Abstract Targeting hyperglycemia in type 1 diabetes mellitus (T1DM) reduces diabetes-related complications. Physiologic insulin replacement using an insulin pump is the gold standard of treatment. This method relies on the patient being engaged in blood glucose monitoring and insulin delivery, especially for meal boluses. The fully integrated closed- loop system, comprised of continuous glucose monitoring and glucose-responsive insulin administration, and holds the promise of an intelligent insulin pump. The ideal closed- loop system will obviate the need for user input. However, currently the closed-loop system is unable to respond to a meal in a timely fashion and insulin monotherapy fails to address postprandial hyperglycemia. Paradoxically, post-meal hyperglucagonemia is associated with postprandial hyperglycemia in T1DM. Glucagon suppressors such as the amylin analog, pramlintide, and the glucagon like peptide-1 (GLP-1) mimetic, exenatide, are new agents approved for use in diabetes. Amylin is the second beta cell hormone that is co-secreted with insulin. Amylin in the postprandial period reduces immediate postprandial hyperglycemia by suppressing glucagon and delaying gastric emptying. The hormone GLP-1 has similar actions to amylin and may also be beneficial in T1DM. The overall goal of this proposal is to merge the closed-loop system technology with these hormones, which are crucial to postprandial glucose homeostasis. In protocol 1, we will study 20 T1DM subjects with the fully closed-loop setting. Subjects will be randomized to either receive pramlintide or exenatide as a pre-meal bolus. We hypothesize that post- meal glucose concentrations will be better with adjunctive pramlintide/exenatide therapy than insulin alone. Protocol 2, will test the feasibility of continuous pramlintide and insulin in the closed loop setting versus insulin alone. Medtronic is the leader in the development of closed-loop system technology for glucose control and Dr. Heptulla has pioneered the use of pramlintide and exenatide in T1DM. These protocols will define the roles of these hormones in post-prandial glucose homeostasis in the closed loop setting. Moreover, this trial has the potential to lead to second-generation closed-loop system with multiple-hormone delivery. These protocols will have a direct impact on existing clinical guidelines and will improve glycemia even prior to the commercial availability of the closed-loop system.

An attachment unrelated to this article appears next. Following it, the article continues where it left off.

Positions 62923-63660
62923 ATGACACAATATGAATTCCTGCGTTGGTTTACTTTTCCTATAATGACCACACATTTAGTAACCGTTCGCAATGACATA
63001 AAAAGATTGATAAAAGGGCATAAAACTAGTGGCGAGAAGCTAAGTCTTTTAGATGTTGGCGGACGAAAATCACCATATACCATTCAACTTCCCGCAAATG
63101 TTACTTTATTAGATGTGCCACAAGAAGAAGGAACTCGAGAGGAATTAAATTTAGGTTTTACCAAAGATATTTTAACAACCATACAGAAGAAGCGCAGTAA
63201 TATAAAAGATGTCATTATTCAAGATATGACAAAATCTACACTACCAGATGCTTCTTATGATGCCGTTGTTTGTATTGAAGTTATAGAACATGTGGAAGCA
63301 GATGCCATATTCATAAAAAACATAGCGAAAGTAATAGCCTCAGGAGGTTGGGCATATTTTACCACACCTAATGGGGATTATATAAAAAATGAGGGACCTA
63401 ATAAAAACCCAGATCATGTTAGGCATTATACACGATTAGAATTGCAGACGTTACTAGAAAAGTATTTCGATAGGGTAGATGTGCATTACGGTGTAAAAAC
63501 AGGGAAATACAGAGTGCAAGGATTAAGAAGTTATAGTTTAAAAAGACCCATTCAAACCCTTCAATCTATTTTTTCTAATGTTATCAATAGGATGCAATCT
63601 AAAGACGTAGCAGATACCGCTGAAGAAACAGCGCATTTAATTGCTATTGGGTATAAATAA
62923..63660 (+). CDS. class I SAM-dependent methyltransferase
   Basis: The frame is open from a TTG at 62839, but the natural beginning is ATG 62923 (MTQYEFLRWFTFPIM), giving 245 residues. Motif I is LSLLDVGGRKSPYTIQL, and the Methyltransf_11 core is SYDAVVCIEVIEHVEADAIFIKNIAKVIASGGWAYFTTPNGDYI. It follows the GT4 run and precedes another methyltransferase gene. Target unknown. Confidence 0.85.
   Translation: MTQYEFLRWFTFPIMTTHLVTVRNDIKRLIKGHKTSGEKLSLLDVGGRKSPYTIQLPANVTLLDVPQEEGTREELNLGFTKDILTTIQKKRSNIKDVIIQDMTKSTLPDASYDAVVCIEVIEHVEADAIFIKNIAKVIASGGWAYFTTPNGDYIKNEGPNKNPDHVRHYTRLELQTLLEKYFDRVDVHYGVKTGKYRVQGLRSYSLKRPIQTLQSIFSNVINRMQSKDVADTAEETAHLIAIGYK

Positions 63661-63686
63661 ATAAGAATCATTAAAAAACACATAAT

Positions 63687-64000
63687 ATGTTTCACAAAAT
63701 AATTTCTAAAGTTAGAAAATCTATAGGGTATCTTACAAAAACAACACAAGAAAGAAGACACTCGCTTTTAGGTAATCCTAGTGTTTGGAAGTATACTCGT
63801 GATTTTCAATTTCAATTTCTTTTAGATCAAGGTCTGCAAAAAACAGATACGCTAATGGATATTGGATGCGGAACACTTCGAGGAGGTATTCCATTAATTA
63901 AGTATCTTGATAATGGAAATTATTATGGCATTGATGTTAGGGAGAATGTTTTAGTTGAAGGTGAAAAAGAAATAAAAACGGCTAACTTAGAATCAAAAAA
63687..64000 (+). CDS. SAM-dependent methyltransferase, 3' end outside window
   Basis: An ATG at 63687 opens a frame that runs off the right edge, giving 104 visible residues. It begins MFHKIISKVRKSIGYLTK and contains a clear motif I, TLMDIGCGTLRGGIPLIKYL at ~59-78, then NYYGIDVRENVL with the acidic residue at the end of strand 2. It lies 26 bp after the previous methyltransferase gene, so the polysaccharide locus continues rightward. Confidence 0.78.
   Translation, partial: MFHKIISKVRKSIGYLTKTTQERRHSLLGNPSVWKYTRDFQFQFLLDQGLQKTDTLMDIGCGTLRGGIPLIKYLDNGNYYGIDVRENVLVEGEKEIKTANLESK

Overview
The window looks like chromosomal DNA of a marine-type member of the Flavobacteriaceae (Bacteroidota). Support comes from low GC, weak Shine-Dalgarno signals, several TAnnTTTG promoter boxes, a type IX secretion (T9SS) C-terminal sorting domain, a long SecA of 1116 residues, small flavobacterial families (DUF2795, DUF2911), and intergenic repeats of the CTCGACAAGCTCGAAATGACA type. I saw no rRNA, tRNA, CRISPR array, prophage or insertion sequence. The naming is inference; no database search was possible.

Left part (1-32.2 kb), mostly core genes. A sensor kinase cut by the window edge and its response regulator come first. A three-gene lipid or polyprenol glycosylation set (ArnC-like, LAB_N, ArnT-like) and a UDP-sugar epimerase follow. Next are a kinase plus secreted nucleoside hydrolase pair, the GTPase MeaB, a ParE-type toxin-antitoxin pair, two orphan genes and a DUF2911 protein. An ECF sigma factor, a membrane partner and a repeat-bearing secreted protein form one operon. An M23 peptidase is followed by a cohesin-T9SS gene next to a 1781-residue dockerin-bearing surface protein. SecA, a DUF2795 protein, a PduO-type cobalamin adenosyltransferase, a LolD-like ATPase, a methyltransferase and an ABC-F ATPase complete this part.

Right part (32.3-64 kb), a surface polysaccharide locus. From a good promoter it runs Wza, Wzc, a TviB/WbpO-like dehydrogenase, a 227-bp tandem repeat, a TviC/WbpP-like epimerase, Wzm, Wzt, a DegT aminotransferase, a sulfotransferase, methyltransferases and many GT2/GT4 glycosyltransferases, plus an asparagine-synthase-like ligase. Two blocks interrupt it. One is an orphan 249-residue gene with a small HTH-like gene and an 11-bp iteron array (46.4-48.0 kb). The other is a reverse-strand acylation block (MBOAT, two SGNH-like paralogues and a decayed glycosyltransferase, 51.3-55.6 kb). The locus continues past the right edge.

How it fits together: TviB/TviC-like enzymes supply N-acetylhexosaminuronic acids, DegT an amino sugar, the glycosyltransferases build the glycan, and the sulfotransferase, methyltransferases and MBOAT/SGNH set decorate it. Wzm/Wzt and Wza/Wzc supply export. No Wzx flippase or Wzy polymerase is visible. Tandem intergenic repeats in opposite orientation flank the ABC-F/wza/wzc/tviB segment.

|Effective start/end date||9/30/09 → 8/31/15|
- National Institute of Diabetes and Digestive and Kidney Diseases: $1,545,233.00
- National Institute of Diabetes and Digestive and Kidney Diseases: $398,497.00
- National Institute of Diabetes and Digestive and Kidney Diseases: $386,339.00
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